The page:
THE country’s trade transactions are expected to move much faster as the Bureau of Customs (BOC) has started measures to ease the perennial problem of ‘port congestion’ at the country’s two major collection districts, upon the instruction of Comm. Rey Leonardo ‘Jagger’ Guerrero.
In separate statements, Port of Manila (POM) district collector, Atty. Rhea Gregorio and Manila International Container Port (MICP) district collector, Atty. Dino Austria, claimed success in talks with shipping lines calling at their respective ports as well as their respective private arrastre operators regarding the problem.
Gregorio said as of this writing, yard utilization at the POM is down to 64%, a marked improvement from the 98% figure at the start of the year.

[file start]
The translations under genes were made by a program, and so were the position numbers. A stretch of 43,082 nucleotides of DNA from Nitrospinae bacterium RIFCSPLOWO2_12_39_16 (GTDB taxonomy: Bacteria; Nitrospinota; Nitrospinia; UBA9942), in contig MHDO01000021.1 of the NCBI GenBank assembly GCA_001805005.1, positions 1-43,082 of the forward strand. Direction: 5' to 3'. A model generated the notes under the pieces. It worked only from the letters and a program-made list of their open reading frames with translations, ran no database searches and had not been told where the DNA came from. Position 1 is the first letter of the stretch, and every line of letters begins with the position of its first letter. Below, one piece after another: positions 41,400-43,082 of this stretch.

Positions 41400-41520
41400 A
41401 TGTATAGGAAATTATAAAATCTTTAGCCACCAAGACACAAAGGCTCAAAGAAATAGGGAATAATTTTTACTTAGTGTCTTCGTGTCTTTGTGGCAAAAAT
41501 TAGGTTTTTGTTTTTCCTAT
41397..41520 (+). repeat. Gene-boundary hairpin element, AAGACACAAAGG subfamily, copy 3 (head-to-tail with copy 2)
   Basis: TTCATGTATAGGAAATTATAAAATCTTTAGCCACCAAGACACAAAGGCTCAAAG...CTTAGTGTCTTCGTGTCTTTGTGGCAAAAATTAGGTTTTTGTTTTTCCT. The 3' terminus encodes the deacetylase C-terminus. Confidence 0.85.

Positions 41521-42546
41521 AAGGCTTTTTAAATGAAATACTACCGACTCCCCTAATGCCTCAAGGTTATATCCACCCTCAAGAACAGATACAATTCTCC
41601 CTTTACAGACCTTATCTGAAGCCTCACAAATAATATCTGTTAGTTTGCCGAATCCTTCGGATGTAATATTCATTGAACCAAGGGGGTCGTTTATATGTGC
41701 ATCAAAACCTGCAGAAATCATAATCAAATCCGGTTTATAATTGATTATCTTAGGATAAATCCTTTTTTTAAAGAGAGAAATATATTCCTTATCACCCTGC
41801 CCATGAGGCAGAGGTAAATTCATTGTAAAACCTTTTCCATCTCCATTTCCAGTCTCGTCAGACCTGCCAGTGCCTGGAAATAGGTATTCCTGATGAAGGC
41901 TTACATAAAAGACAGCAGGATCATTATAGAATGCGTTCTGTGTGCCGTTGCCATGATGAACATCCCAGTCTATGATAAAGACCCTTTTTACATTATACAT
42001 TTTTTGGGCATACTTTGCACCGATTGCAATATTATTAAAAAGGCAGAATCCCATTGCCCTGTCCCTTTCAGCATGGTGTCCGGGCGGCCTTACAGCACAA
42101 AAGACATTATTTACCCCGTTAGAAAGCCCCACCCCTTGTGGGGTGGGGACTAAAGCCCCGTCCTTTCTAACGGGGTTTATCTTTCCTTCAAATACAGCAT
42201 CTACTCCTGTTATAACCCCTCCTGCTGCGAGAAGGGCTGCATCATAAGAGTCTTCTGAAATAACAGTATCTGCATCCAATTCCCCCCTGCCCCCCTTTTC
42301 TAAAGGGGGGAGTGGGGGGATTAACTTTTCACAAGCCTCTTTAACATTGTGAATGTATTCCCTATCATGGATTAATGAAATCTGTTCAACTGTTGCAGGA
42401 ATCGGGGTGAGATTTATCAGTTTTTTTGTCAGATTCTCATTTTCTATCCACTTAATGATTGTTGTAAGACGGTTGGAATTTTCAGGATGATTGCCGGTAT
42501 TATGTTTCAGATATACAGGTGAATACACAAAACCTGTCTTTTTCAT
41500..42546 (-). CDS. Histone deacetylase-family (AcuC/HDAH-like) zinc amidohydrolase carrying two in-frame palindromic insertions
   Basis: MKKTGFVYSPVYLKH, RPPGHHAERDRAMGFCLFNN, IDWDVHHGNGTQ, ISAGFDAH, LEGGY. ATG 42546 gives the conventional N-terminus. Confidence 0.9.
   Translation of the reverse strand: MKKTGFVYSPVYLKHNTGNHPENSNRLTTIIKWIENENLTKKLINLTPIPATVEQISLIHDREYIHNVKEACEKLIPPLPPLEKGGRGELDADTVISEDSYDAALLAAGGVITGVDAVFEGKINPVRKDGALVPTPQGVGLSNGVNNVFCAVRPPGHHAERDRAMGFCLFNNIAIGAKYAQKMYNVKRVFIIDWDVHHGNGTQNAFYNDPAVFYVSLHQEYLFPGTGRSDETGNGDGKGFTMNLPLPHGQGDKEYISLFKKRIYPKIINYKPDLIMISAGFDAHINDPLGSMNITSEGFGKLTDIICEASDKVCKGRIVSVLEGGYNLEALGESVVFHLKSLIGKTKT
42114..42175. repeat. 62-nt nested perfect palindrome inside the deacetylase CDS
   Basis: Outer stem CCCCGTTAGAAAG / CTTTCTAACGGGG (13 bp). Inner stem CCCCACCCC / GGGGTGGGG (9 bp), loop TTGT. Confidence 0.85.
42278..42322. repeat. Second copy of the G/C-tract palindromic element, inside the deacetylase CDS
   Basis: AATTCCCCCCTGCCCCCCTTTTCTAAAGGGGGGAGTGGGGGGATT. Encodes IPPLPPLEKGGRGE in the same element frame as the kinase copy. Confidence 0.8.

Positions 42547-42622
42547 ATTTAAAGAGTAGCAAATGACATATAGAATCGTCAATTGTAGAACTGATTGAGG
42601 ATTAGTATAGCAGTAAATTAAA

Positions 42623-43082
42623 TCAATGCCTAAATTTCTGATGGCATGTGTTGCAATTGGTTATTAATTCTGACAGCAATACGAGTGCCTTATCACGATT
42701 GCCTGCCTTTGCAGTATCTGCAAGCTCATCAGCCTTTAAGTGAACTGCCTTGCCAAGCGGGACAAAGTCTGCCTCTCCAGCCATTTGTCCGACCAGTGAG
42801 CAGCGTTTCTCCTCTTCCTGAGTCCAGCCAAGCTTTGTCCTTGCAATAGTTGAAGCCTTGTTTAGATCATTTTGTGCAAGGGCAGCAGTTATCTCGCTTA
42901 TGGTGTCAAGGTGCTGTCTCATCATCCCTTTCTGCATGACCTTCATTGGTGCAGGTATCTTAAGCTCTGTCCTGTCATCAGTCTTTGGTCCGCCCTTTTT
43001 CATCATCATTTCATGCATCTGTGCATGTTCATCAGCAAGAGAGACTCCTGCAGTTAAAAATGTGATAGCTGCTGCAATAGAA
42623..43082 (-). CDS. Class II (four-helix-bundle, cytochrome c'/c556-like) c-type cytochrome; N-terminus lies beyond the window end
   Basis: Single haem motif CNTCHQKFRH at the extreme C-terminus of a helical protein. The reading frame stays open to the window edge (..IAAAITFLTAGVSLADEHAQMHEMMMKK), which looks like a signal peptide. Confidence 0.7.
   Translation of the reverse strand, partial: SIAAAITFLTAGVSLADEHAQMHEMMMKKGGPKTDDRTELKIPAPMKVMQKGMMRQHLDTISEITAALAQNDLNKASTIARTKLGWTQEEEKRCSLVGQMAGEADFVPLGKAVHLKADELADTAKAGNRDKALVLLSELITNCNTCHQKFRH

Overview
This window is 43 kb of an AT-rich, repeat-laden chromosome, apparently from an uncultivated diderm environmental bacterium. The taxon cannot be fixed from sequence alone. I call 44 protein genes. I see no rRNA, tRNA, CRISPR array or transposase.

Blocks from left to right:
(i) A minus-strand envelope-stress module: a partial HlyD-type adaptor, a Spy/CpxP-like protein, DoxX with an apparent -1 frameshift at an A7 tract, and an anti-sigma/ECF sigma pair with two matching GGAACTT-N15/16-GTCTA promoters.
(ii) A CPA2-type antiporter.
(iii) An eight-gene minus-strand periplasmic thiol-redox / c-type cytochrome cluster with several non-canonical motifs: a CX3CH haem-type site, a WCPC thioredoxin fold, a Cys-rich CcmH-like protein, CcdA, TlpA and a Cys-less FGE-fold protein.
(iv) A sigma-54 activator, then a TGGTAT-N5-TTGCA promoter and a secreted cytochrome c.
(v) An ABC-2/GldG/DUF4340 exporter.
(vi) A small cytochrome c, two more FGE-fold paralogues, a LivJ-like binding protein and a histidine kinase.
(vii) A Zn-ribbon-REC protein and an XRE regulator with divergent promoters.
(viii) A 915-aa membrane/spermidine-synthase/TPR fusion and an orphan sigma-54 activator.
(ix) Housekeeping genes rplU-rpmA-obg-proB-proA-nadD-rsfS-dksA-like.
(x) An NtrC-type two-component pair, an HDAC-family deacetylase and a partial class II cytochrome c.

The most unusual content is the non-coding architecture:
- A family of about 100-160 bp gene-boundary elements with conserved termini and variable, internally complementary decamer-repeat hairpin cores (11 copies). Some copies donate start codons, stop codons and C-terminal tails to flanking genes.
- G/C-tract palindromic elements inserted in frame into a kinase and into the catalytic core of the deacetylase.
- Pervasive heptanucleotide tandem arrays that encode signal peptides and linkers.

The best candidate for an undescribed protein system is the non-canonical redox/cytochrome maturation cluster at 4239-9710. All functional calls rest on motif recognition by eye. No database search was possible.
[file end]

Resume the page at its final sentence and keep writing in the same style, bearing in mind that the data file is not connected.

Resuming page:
“The (POM) efforts have already resulted in the drastic decline of the yard utilization for laden and empty containers,” Gregorio said.
Austria on Tuesday held a closed-door meeting with major international shipping lines calling at the MICP where the latter agree to accept higher numbers of empty containers they would ship out of the country.
During the meeting, Austria said he found it “unacceptable” that on the average, shipping lines are only loading less than 2,000 empty containers in a 24-hour cycle.
As a result of their discussion, Austria further reported to Guerrero that his port now expects the shipping lines to take out 17,500 empty containers each week, compared to the previous average of just 10,000 containers.
Port congestion has long been the bane of waterfront stakeholders, with truckers and customs brokers even declaring a “holiday” (strike) last year claiming they are losing millions due to port congestion and the problem they always encounter on the issue of where to deliver empty containers.